Monday, May 8, 2017

New book by David McCullough, who served as an apprentice at USIA during the Kennedy administration

A Wall Street Journal review of David McCullough's new book, The American Spirit (a collection of 15 speeches given around the country between 1989 and 2016.)

The reviewer notes that McCullough "decries the spectacle of historical ignorance among the young. 'Innumerable studies have been made and there’s no denying it,' he writes, recounting a conversation with a young woman who was astonished to learn that all the original 13 colonies were on the East Coast."


In his words, McCullough remarks (elsewhere) that "After Yale I served a valuable apprenticeship, first at Time and Life, then at the U.S. Information Agency [see] ..." He notes:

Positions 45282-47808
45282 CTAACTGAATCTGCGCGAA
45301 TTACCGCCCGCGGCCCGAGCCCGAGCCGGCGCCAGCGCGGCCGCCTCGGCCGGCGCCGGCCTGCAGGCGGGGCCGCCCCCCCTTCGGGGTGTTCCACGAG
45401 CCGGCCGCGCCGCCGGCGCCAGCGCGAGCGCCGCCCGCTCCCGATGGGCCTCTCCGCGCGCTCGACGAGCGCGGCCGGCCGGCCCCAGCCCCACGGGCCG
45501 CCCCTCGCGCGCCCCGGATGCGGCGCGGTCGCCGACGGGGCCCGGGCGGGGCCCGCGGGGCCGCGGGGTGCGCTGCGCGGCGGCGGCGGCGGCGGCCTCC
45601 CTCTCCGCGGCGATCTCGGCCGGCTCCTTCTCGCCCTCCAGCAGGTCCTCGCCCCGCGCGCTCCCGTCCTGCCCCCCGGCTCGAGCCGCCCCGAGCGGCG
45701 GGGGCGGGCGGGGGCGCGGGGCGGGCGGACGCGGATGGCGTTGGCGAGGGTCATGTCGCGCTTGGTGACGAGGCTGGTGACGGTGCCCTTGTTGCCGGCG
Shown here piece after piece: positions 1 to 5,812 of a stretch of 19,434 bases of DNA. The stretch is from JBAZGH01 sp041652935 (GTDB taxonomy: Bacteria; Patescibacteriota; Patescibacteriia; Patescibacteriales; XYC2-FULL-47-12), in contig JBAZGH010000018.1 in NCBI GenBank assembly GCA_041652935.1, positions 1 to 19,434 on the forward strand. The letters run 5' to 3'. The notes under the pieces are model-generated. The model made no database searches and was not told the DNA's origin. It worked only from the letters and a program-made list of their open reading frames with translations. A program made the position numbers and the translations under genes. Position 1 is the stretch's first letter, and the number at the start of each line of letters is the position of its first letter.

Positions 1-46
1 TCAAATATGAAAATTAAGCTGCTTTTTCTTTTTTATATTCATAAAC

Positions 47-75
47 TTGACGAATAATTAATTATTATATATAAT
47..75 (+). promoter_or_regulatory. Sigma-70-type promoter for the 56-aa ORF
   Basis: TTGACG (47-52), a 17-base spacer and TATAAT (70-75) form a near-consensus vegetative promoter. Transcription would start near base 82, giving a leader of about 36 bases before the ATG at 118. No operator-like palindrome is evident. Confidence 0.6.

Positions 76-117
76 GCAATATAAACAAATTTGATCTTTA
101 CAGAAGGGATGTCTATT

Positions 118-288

[W]hen John F. Kennedy came along and asked us to do something for our country, I took it to heart, quit Time-​Life and went to Washington to look for a job in government where I could be of service. I wound up working at the United States Information Agency (USIA) for three years, which, in many ways, was the best thing that could have happened to me. I was thrown into a job that was way over my head. It was truly a “sink or swim” situation. I was put in charge of a magazine that the USIA published for the Arab world, and I knew absolutely nothing about the Arab world. I told this to the fellow who had hired me, and all he said was, “You’re going to learn a lot then.”
In time, what I learned is that I could do that job. It was a very valuable apprenticeship and I got educated, not just about the Arab world, but about how to run a publishing concern, because I had to keep the whole thing going. Now, our budget and staff were both quite limited, so in order to do a lot of the things I wanted to do with the magazine I had to work seven days a week.

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